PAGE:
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Google employees at protest: 'They want us afraid. They want us silent'

Workers at the search giant hold a rally to support two activist workers placed on leave.

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- 03:56
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Rebecca Rivers, a Google employee who was placed on leave, speaks at a rally Friday.

James Martin/CNET

Google employees on Friday accused the search giant's management of retaliating against some of its workers and showing a lack of transparency as the company tries to rein in Google's famously open culture. 

Employees gathered for a rally in the courtyard of one of Google's San Francisco offices near the city's waterfront. Attendees held up signs that said, "Shame on Google," "This is OUR company," and "Solidarity Forever." Speakers stood on a bench as they addressed the crowd, with views of the Bay Bridge in the background. 

The protest was spurred by administrative actions Google took against two employees, Laurence Berland and Rebecca Rivers. The two were placed on indefinite leave earlier this month while the company investigates alleged policy violations, including accessing documents and calendar information that Google says was outside the scope of their jobs. Activists at Google, though, said the move is punishment for workplace organizing.

"They want to intimidate everyone who disagrees with leadership," Berland said at the rally. "They want us afraid. They want us silent." 

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Attendees held up signs in support of the employees placed on leave.

James Martin/CNET

Google workers at the protest urged the company to reinstate Berland and Rivers. At one point, the crowd chanted "Bring them back" and "Shut it down."

A Google spokeswoman didn't respond to a request for comment Friday. Earlier this week, though, a spokeswoman defended the decision to put the workers on leave, adding that it's common for the company to do so during an investigation. 

Tensions rising

The rally comes as tensions escalate between Google management and rank-and-file employees. Activists within the search giant have protested several decisions by leadership, including the signing of an artificial intelligence contract with the Pentagon, Google's work in China, and leadership's handling of sexual assault allegations.

Relations between Google management and some workers have grown more intense in recent weeks. The company has hired an outside firm with a history of anti-union efforts, as Google deals with uprisings from workers. The company last week said it would scale back its TGIF town hall meetings, a long-standing company tradition. Google CEO Sundar Pichai said the meetings will be held monthly, instead of weekly or bi-weekly, because of a "coordinated effort" to leak comments made at the internal meetings. 

"TGIF wasn't perfect, but at least we got the chance to ask the questions," Berland said.

Google workers have also taken issue with a calendar tool the company has required employees to install on their computers. The software, an extension for the company's Chrome browser, is designed to flag meetings with more than 100 attendees or more than 10 rooms. Google employees accused the company of spying on activist or organizing efforts. The company said it was only trying to cut down on calendar spam.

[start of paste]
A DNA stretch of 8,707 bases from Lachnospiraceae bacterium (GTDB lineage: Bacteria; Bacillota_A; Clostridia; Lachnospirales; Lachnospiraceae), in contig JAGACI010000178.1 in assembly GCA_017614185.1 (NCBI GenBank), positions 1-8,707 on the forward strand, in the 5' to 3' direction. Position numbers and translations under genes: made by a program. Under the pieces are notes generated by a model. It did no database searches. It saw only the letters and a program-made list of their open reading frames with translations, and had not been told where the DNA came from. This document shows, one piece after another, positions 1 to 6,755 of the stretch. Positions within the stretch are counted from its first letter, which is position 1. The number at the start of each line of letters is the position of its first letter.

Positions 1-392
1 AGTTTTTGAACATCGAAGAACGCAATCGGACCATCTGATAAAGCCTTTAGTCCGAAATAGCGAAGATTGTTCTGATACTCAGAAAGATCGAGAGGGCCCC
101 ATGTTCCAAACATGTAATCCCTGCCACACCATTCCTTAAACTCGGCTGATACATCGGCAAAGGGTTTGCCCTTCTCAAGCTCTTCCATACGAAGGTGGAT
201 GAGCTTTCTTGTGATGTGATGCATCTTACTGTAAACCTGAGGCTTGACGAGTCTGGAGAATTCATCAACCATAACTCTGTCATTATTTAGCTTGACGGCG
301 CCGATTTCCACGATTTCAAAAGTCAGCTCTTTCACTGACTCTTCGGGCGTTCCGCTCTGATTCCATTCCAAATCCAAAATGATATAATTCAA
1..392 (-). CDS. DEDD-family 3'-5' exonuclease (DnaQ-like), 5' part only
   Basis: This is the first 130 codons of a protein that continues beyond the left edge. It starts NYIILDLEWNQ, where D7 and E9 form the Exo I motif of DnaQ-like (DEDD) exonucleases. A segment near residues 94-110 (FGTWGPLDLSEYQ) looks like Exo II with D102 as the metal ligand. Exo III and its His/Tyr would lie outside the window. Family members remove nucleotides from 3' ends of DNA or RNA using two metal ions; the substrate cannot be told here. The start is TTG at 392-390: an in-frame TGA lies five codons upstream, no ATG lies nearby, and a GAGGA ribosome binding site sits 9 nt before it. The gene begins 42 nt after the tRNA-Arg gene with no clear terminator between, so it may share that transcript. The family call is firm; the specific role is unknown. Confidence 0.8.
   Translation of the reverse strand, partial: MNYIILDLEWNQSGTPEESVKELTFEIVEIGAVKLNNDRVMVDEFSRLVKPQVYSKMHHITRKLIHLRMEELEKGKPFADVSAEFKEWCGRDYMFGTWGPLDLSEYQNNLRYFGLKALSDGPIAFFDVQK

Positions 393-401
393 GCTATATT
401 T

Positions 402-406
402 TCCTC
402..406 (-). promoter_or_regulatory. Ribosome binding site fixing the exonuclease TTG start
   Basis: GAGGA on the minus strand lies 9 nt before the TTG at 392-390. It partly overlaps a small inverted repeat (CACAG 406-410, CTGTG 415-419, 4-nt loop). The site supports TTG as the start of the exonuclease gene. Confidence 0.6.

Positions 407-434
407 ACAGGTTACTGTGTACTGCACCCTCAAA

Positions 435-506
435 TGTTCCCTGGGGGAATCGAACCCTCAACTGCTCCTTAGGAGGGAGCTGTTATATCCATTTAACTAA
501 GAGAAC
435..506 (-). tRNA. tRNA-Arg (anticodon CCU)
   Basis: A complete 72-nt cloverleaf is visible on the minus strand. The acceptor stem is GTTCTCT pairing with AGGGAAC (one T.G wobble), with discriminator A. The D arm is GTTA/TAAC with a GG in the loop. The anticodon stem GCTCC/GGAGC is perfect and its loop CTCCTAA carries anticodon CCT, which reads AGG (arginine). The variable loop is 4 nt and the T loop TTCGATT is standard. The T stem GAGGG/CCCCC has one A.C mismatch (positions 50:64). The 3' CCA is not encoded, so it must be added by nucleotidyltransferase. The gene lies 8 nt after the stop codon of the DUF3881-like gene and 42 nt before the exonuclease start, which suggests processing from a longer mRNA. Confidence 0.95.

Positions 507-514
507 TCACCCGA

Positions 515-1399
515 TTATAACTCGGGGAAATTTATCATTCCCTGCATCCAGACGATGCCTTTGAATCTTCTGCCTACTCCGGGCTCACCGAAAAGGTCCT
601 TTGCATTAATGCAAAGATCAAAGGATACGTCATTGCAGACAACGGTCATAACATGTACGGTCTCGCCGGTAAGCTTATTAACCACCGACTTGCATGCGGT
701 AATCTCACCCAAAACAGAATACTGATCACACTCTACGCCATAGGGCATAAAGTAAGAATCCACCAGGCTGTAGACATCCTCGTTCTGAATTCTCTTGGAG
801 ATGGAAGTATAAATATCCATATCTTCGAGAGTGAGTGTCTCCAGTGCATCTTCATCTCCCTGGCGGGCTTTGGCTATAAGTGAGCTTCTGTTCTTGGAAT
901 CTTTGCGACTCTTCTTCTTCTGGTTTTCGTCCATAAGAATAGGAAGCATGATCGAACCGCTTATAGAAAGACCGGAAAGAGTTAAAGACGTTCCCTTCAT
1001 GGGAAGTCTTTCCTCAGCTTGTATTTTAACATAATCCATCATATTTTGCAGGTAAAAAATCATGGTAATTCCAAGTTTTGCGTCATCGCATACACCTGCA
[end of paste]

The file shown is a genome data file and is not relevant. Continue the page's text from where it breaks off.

Rivers, who works at Google's Boulder, Colorado, office, had previously been involved in creating a petition urging the company not to bid on contracts to work with US Customs and Border Protection and Immigration and Customs Enforcement. On Friday, she said she was placed on leave while the company looks into her access of internal documents. But she said many of the questions Google's investigations team asked her were about her creation of the petition.

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Attendees gathered outside one of Google's San Francisco offices.

James Martin/CNET

"I'm proud of what I did," she said. "And I believe everyone has a right to know what their work is being used for."

Google workers have held rallies before. Last November, 20,000 employees walked out of the company's offices around the world in response to Google's handling of sexual harassment claims against key executives. Six months later, employees held a sit-in to protest what they said was a "culture of retaliation" at Google. The company at the time denied the claim. 

Employees at the rally also called out Google's treatment of the company's temps, vendors or contractors, called TVCs in Google parlance. Workers say TVCs, who make up about half of the company's workforce, are treated like second-class citizens at the company, with wage disparities and less access to information. At the rally, one full-time employee read statements from three TVCs, who declined to speak at the rally themselves out of fear of retaliation. "It's easier to fire us than an employee," one TVC wrote.  

Attendees at the rally also said Google has lost touch with its workforce. 

"Leadership doesn't know us anymore. They thought we would take this lying down," Berland said. "I don't know why they thought that."

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